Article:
Silica is known to influence the function of macrophages in both humans and animals. In a study conducted on mice, it was found that silica is toxic for macrophages. The study included administration of injectable silica to mice. Within 3 days of the injection, it was found that silica blocked the innate immune response to sheep erythrocytes (a foreign substance) and caused complex alteration in the spleen cell responsiveness. Overall, silica produced an immune-depressive effect; however, the intensity of effect was different for different preparations of silica.
Another study published in the Journal of Immunotoxicology suggests that silica produces dysregulation of the immune system. The study emphasizes the fact that while silica can produce locally-restricted effects, there is no denying the fact that a possibility for systemic effects exists.
Silica and asbestos both are known to produce respiratory side effects. Inhalation of fine dust containing silica produces a condition called Silicosis, which is characterized by symptoms of cough, shortness of breath, fever, and cyanosis (bluish coloration of membranes due to lack of oxygen).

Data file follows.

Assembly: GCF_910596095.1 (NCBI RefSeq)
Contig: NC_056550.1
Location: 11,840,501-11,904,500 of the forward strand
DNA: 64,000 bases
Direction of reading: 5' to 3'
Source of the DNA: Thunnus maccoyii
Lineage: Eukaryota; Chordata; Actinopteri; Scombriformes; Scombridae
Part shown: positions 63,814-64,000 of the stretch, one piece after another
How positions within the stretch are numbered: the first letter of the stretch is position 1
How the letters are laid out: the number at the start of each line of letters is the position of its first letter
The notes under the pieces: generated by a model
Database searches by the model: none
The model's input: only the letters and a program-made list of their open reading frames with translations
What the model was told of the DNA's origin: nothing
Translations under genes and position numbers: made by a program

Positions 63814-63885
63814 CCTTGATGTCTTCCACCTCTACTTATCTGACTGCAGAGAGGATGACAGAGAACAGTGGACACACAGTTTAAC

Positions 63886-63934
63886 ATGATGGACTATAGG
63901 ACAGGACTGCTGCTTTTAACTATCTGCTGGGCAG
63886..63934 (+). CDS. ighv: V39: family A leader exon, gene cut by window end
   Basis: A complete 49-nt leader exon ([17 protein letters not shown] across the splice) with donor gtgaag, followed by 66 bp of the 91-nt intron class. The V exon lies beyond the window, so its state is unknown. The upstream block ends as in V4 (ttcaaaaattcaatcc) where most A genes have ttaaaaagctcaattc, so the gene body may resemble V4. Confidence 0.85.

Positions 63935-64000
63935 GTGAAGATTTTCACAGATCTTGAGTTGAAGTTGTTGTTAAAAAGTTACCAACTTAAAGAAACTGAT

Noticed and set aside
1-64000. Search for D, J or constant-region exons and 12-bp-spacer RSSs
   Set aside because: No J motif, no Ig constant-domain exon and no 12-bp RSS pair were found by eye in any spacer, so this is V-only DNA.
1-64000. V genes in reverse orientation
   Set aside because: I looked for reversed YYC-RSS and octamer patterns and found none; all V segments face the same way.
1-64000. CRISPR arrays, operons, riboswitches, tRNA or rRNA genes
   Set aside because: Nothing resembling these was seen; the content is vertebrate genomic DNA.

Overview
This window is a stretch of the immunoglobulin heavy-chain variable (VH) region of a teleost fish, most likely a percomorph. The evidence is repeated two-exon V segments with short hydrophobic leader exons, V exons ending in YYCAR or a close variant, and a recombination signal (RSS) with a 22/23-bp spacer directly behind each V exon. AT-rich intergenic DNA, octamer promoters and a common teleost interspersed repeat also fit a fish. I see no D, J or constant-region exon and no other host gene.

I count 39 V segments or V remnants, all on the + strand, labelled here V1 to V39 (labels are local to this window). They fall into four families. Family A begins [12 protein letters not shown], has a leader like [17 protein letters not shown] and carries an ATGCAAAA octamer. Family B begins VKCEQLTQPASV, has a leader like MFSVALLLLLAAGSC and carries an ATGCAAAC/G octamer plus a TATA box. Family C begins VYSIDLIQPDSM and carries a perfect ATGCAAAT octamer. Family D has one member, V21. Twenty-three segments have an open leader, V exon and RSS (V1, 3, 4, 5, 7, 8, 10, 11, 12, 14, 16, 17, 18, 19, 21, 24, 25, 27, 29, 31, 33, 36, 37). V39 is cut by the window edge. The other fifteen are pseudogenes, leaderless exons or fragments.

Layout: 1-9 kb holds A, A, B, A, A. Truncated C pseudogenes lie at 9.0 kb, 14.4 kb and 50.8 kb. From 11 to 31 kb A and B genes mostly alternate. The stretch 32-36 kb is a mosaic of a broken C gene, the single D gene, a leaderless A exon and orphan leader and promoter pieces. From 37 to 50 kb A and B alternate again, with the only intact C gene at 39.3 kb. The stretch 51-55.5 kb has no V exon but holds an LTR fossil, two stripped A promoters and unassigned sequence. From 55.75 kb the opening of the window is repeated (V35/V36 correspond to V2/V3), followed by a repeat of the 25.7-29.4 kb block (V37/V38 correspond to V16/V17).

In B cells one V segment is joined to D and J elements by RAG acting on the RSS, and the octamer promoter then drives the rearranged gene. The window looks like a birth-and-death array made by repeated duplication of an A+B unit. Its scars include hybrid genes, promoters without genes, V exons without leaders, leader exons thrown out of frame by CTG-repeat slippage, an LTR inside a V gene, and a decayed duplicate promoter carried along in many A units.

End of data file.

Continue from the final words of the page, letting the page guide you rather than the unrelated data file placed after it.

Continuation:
The study says that silica causes alterations in the function of alveolar macrophages and produces a chain of biological events that may influence the normal respiratory function. These respiratory symptoms can evolve into more serious, systemic immunological effects as well. The findings of the study conclude that silicosis and continued abnormal exposure to silica increases the incidence of autoimmune disorders (conditions in which the immune system considers the healthy cells as foreign bodies and targets them). Apart from autoimmune disorders, silicosis is likely to increase the risk of developing lung cancer as well. This leads us to the assumption that increased exposure to silica reduces the tumor-immunity of the host.